If f cannot be reduced modulo F, we say that f is minimal with respect to F.

Lemma 2.4 ([1, Lemma 4.1.3]) Let f, h and F be as in the above definition. If f

or lm(h) < lm(f).

F

− → h then h = 0

Definition 2.5 ([1]) A Gr¨ obner basis G is called minimal if all its elements g are minimal with

respect to G\{g}.

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It is well known [1, Exercise 4.1.9] that a minimal Gr¨ obner basis exists for any module in F[x]qand

that all leading positions of its elements are different. In [18, 17] another important property of a

minimal Gr¨ obner basis is identified; the theorem below merely formulates a well known result.

Theorem 2.6 ( [18]) Let M be a submodule of F[x]qwith minimal Gr¨ obner basis G = {g1,...,gm}.

Then for any 0 ?= f ∈ M, written as

f = a1g1+ ··· + amgm,

where a1,...,am∈ F[x], we have

lm(f) =max

1≤i≤m;ai?=0(lm(ai)lm(gi)).

(1)

(2)

The property outlined in the above theorem is called the Predictable Leading Monomial (PLM)

property, as in [18].Note that this property involves not only degree information (as in the

‘predictable degree property’ first introduced in [5]) but also leading position information. Most

importantly, the above theorem holds irrespective of which monomial orders top or pot is chosen,

for a proof see [18].

Clearly, in the above theorem m = rank (M) and all minimal Gr¨ obner bases of M must have

rank (M) elements, no matter which monomial order is chosen. Furthermore, we have the following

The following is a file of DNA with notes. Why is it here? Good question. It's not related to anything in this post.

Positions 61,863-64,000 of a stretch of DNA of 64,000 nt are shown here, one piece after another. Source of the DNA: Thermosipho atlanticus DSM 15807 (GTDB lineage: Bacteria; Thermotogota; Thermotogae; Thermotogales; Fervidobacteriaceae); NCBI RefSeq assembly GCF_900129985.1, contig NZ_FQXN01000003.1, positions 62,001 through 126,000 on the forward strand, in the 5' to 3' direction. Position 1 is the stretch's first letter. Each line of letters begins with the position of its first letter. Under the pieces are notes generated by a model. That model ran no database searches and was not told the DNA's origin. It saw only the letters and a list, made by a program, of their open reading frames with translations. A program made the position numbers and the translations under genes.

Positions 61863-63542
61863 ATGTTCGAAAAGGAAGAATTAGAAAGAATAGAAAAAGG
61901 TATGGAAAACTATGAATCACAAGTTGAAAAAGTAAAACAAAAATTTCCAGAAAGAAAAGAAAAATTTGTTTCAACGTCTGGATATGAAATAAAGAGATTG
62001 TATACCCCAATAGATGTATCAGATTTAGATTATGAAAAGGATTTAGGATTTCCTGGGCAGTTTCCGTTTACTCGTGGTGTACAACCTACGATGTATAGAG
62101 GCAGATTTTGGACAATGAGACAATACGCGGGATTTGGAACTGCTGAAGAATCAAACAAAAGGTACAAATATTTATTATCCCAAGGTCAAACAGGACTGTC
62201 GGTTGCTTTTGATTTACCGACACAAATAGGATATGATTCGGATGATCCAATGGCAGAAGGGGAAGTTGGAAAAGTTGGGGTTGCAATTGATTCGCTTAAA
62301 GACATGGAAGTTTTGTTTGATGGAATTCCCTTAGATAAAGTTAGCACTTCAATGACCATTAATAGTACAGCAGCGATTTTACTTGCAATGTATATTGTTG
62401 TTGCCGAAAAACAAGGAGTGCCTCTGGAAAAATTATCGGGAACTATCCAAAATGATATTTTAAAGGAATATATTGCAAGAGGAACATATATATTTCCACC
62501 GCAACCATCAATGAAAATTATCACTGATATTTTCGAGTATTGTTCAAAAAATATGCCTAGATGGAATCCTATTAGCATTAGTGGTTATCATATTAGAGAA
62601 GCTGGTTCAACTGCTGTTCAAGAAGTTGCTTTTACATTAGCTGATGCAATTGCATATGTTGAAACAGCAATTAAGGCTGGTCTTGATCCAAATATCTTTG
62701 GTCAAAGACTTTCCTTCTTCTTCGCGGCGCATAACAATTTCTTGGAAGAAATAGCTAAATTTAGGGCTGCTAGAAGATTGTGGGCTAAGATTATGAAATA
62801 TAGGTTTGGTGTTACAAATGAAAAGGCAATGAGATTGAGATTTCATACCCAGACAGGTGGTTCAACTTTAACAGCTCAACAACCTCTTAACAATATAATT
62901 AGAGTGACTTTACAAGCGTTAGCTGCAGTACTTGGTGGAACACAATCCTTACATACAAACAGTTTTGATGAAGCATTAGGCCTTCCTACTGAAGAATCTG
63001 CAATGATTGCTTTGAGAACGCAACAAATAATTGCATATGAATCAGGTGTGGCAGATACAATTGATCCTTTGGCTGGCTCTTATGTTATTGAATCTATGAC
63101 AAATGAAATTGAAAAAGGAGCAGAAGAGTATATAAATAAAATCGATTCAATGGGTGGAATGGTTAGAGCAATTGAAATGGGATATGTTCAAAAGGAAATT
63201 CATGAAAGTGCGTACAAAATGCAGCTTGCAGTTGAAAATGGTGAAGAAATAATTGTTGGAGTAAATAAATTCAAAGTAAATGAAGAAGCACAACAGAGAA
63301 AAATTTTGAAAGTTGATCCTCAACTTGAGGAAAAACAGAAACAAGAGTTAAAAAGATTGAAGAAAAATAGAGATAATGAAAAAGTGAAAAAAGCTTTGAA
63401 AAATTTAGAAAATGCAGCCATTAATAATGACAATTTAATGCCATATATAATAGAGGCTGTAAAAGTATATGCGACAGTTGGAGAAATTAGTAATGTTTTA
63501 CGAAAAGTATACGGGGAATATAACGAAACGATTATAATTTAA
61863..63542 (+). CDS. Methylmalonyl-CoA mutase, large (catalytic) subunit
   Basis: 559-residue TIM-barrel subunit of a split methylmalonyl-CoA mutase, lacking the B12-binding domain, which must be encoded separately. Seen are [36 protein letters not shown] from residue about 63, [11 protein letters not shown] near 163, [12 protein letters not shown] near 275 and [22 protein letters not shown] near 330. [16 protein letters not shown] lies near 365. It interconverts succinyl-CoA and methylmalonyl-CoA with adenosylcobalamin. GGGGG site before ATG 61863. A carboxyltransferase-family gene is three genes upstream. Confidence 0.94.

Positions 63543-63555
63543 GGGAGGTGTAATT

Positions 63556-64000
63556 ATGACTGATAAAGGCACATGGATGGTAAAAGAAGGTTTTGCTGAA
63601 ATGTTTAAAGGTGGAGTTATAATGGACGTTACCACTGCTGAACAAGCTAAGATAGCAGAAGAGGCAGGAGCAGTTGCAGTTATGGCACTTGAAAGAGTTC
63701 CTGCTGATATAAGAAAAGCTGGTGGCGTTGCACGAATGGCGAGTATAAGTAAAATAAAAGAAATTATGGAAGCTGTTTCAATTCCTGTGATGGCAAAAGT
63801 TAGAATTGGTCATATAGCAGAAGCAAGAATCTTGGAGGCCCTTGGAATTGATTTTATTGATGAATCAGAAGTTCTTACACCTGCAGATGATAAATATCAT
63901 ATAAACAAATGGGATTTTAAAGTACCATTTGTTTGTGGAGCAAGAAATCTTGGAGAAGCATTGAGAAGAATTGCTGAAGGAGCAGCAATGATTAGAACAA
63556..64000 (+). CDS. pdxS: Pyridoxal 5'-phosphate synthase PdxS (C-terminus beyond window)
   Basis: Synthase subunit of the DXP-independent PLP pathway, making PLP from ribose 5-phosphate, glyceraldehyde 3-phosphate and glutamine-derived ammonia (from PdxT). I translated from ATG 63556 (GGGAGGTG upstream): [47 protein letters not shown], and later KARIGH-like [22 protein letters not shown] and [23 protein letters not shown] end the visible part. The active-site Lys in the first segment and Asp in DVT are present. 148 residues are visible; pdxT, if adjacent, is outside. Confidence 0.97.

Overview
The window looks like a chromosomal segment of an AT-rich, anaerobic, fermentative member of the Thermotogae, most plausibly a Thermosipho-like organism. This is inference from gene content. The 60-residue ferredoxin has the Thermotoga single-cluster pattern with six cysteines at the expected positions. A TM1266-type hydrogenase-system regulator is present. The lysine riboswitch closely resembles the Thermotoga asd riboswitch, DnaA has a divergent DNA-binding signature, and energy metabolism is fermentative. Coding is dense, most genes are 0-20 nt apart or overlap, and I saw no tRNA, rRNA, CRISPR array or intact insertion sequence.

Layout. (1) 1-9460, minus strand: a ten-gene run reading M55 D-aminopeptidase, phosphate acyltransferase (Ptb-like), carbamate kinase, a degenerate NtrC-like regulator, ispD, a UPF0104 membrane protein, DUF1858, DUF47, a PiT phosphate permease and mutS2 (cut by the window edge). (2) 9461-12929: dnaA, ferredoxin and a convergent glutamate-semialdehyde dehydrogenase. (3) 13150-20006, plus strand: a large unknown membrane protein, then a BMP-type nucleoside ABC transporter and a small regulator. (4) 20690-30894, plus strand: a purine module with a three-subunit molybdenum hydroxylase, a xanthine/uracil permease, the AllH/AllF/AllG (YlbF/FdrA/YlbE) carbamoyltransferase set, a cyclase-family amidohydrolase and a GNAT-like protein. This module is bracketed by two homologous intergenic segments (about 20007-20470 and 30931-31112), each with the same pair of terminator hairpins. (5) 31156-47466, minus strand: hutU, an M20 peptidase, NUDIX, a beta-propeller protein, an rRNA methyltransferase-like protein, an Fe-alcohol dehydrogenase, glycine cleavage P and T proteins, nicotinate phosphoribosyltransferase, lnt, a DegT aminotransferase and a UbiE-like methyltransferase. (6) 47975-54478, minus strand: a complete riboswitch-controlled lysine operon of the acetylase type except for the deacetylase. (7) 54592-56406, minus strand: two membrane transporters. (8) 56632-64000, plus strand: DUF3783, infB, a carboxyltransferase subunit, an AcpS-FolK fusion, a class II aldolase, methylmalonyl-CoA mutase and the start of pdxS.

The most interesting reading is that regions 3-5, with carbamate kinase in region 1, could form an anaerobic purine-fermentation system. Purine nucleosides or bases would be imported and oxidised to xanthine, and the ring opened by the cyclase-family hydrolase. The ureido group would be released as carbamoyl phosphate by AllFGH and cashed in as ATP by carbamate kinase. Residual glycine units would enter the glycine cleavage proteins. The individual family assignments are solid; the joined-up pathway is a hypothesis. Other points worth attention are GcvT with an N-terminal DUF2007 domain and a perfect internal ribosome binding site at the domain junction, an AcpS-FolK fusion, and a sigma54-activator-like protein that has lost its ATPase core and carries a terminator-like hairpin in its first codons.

theorem.

Theorem 2.7 Let n1,...,nq be nonnegative integers and let M be a module in F[x]q. Let G =

{g1,...,gm} be a minimal Gr¨ obner basis of M with respect to the (n1,··· ,nq)-weighted top order;

denote ?i:= wdeggifor i = 1,...,m. Let˜G = {˜ g1,..., ˜ gm} be a minimal Gr¨ obner basis of M with

respect to the (n1,··· ,nq)- weighted pot order; denote˜?i:= wdeg ˜ gifor i = 1,...,m. Then

m

?

i=1

?i=

m

?

i=1

˜?i. (3)

Proof

G and˜G are bases for M (in a linear algebraic sense) that there exists a unimodular polynomial

matrix U ∈ F[x]q×qsuch that

col {g1,...,gq} = Ucol {˜ g1,..., ˜ gq}.

Without restrictions we may assume that the leading positions within each Gr¨ obner basis are strictly

increasing. Clearly it follows from the above equation that also

We first prove the theorem for the case m = q. It follows easily from the fact that both

V = UW,(4)

where V = col {g1,...,gq}diag {xn1,··· ,xnq} and W = col {˜ g1,..., ˜ gq}diag {xn1,··· ,xnq} Since

U is unimodular we must have deg det V = deg det W. Clearly deg det V =?m